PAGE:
Kalmes: We developed a student rights and responsibilities document several years ago that takes a hard line on discipline issues. And we developed a safety program using a talking school bus called Little Yellow. We also received a COPS grant, and we now have two police officers assigned to each of our high school attendance areas. There are a total of 12 officers, a sergeant and a captain working under the grant. Officers are housed in the schools and work with the district on a number of issues including school transportation. They work with students in an effort to reduce crime. The officers will also assist in traffic enforcement on school grounds and in school zones and follow up on motorists reported to have passed stopped school buses.
Smith: In Savannah, when a student has been suspended from the school bus, the parent must ride with the student to school on the first day that student returns to the bus. Additionally, the deputy superintendent of schools has personally taken rides on school buses that have been identified as problem buses. As a direct result of his actions, the school board has been more supportive of school bus operators.
Are there any tools, products, technology, training techniques or policies that would help operators deal with today’s kids?
Smith: School districts need to standardize discipline procedures. Allowing school bus operators to be more involved in the process is a must. Continued violation of rules should lead from suspension to revocation of riding the school bus. Riding the school bus is a privilege, not a right.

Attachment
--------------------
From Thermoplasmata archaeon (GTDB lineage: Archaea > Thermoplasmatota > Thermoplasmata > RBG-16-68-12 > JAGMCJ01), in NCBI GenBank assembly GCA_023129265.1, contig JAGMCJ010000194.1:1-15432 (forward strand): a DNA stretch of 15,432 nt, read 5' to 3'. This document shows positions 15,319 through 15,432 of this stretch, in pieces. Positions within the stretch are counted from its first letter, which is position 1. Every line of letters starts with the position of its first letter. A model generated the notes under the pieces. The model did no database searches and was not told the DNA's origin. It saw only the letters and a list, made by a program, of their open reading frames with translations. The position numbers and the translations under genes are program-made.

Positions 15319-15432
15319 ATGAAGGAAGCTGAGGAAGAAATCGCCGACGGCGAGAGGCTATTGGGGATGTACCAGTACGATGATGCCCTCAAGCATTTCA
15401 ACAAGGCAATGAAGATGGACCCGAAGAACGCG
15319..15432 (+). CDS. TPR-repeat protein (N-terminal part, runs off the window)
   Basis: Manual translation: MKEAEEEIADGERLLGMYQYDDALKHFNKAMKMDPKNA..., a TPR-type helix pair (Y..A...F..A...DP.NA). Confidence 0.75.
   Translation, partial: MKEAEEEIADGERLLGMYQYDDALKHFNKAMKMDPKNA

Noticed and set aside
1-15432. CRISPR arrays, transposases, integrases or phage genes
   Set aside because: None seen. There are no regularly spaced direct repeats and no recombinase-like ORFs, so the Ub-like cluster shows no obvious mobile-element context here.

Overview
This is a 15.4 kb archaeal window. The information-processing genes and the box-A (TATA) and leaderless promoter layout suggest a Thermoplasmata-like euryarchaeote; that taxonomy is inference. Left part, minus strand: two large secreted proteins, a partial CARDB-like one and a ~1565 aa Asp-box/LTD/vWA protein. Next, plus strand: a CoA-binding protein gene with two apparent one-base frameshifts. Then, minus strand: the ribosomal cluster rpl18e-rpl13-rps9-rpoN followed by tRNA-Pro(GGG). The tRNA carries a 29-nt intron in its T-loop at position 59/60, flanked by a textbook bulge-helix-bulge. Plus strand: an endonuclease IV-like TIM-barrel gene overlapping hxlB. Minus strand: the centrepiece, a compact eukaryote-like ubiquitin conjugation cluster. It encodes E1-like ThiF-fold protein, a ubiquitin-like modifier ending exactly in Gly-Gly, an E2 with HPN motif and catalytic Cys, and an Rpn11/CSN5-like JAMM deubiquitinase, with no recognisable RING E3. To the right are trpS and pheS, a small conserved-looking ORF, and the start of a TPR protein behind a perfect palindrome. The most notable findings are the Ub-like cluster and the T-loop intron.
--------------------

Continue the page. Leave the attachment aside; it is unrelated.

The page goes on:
Kalmes: Some districts now use computerized referral systems. We have not yet taken that step, but I believe that transmitting information electronically can speed up the process, which will provide more timely feedback for students.
Robinson: Any technology, tracking or training is helpful. There are products out there that claim to take the behavior burden out of your hands, but I’m not sure that we would want that.
Raper: We need clear rules, reasonable consequences, quick responses to small infractions, praise for positive behavior and consistency in the delivery of praise and discipline. How can one person implement a solid student management system and drive at the same time?
Grinkewicz: Instead of referrals being just a checklist of infractions, drivers should write about specific instances of negative behavior. This helps school administrators because it speaks directly to the problem and removes minor problems from the discipline box. And it becomes advantageous for the driver to re-mediate lesser problems rather than writing them up. I have noticed that some districts use video and radio to soothe students. This might work, but with mixed-grade groupings, finding something suitable for all students could be a problem.
McClure: Having one person handle conduct referrals gives bus drivers the satisfaction of knowing something was done in a timely manner. When two or three administrators at each school in a district handle bus discipline, punishment is vastly inconsistent and the driver may receive little or no feedback regarding any action taken. Also, programs to develop safe riding habits in elementary schools would help raise a generation of responsible bus riders and greatly reduce the number of serious discipline problems.
What do you see as the future of discipline on the school bus?